Microsoft Lync: More than just an instant messenger

A comment I hear all too often about this technology really doesn’t do it justice. Office Communications Server is not just Microsoft’s “Instant Messenger on steroids”. Have you thought about replacing your PBX with an IP-based solution that would drastically reduce telephony costs? What about all the money your organization would save by using Microsoft’s solution for conferencing and communicating between multiple global locations?

Next generation telephony” is just one of the ways that Microsoft describes the soon to be released, newly-chrsitened version of OCS (2010, unofficially). Here is a technology that provides a single, comprehensive unified communications solution that includes voice, instant messaging, presence, and audio, video, and web conferencing, all integrated with commonly used applications such as Microsoft Office and SharePoint, and infrastructure elements such as Microsoft Active Directory, Exchange and System Center Operations Manager.

New features & functionality

The Release Candidate is out and they’re calling the latest version Microsoft Lync (cross between “Link” and “Synch.”) It’s probably safe to assume that the full RTM (Release-To-Manufacturing) is another couple of months away. Microsoft announced the new features at TechEd recently, however, I personally found this post rather informative from Chris Williams of the OCS Insider.

Some of the cooler enhancements include:

–    Better integration with Outlook and a robust client that gives you a “unified experience.”

–    The ability to collaborate through Sharepoint integration (Skill Search) and having pictures & location info.

–    Complete Enterprise Voice features (discussed below)

–    Desktop and application sharing, whiteboarding and uploading of PowerPoint presentations with a few clicks.

–    Easier to manage and more flexibility / extensibility (think .NET and the ability to modify the client experience)


As if to signify how far OCS has come as a voice solution, Microsoft is also introducing the “OCS Voice CAL”, or Client Access License as an entirely new and separate CAL. Some of the voice specific capabilities will be removed from the OCS wave 14 Enterprise CAL and combined with new voice features/functionality in this new OCS Voice CAL.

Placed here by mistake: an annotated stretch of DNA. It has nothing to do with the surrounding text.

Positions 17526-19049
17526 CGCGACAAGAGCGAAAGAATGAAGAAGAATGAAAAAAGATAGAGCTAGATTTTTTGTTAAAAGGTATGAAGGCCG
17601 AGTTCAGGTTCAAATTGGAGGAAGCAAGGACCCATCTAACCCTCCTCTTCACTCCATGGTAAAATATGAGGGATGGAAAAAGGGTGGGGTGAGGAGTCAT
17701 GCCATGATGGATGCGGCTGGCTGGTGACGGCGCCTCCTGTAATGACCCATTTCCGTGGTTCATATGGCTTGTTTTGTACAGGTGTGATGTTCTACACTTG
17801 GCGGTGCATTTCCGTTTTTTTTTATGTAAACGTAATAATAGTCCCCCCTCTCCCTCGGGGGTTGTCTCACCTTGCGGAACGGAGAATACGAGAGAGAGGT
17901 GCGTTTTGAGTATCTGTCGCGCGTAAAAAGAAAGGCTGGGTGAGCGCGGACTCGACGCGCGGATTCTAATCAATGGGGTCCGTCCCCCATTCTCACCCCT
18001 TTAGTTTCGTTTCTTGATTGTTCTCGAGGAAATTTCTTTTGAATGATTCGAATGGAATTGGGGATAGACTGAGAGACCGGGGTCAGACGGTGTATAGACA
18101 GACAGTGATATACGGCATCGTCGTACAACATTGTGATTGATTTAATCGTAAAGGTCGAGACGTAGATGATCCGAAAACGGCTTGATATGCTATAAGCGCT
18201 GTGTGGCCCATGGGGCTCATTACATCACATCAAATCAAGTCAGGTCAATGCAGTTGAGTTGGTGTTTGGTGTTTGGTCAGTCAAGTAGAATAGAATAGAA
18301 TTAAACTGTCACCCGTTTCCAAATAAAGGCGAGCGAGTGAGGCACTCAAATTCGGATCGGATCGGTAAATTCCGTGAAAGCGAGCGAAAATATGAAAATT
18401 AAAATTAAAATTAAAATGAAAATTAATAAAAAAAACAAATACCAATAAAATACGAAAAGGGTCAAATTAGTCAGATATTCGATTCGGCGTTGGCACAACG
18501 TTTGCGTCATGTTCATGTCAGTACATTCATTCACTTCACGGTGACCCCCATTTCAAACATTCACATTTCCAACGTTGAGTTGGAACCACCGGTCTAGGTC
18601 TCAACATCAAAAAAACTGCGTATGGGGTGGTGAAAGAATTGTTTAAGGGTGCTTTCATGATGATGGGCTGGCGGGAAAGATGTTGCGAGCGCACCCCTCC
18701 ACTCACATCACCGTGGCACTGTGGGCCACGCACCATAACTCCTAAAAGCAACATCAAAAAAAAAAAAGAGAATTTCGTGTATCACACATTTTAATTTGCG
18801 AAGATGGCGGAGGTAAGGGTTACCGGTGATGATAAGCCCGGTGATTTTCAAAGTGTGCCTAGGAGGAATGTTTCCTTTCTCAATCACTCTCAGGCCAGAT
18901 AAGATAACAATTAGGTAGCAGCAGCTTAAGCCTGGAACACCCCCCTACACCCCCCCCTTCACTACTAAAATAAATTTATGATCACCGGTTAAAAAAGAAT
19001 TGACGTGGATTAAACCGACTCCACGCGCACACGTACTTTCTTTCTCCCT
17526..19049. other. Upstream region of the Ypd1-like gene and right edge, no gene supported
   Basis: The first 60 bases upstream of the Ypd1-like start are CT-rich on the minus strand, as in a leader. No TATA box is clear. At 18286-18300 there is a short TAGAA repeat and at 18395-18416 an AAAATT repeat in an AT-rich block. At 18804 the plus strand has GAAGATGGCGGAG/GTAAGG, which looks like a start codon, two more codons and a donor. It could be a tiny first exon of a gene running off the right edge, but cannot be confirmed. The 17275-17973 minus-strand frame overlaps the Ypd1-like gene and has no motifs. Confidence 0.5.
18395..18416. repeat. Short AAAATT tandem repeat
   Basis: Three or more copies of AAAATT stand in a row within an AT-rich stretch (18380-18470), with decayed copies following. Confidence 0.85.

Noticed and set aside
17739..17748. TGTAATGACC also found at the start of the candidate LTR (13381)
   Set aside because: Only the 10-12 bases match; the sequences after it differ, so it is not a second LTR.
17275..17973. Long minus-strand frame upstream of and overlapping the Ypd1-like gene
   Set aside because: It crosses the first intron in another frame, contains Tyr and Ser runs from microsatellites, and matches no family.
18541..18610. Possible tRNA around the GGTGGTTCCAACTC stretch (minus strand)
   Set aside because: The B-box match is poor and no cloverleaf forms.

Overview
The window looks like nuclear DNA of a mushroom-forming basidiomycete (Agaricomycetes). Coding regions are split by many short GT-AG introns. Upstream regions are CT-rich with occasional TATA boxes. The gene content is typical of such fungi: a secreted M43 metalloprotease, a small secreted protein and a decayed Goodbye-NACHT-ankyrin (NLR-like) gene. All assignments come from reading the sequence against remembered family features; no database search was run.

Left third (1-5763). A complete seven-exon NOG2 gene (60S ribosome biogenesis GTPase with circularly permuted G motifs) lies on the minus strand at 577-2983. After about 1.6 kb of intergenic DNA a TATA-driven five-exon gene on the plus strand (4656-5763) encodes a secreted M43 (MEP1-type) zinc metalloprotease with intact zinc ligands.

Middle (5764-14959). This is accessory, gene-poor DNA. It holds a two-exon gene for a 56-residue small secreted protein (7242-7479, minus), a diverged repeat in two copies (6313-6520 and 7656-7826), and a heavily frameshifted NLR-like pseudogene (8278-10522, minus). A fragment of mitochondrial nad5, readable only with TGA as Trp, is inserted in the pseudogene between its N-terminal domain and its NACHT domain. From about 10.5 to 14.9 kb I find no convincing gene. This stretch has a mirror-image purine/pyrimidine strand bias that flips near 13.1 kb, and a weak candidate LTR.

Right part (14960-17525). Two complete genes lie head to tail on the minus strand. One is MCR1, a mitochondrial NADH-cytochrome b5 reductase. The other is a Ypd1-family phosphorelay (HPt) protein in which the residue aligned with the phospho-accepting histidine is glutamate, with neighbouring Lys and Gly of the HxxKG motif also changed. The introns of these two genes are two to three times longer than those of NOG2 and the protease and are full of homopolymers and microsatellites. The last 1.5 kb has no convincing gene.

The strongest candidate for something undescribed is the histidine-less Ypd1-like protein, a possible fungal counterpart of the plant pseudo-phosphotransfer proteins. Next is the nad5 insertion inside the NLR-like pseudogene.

A generous grandfathering policy from Microsoft allows those who already own the Enterprise CAL (as a component of their Enterprise Agreement prior to July 1, 2009) to have access to the OCS Voice CAL for not just the upcoming release but also the next (OCS 2012?), as long as they continue to maintain Software Assurance on their licenses.

As for those who bought between July 1, 2009 and the official release of OCS 2010, they have the option of renewing Software assurance separately on the OCS Voice CAL, should they choose to utilize this functionality upon release.

What’s my ROI on OCS?

Short answer: Depends on your implementation. Here’s the slightly longer answer:

  • Cost avoidance: IM and Presence means you don’t have to make unnecessary calls and end up leaving VM.
  • Cost reduction: Conference calling, VOIP, Live Meeting, Video calls can all save considerably on not just telephony but even travel costs.
  • Revenue gains: Free-up time & resources. Better workflows. Ease of communication = faster sales cycle.
  • Customer satisfaction: Communicate effectively both internally & externally and respond quicker.

In summary, you could potentially eliminate separate PBX and conferencing directories, utilize existing deployment and operations models, and reduce help desk call volume and cost. Travel can be substituted with conferencing, and the mobility allowed empowers employees to leverage this technology both internally and externally to their advantage.

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About Faisal Mumtaz

Faisal manages Softchoice's Microsoft Business Development team for US West. He has an in-depth understanding how best to leverage Microsoft’s licensing agreements and technologies.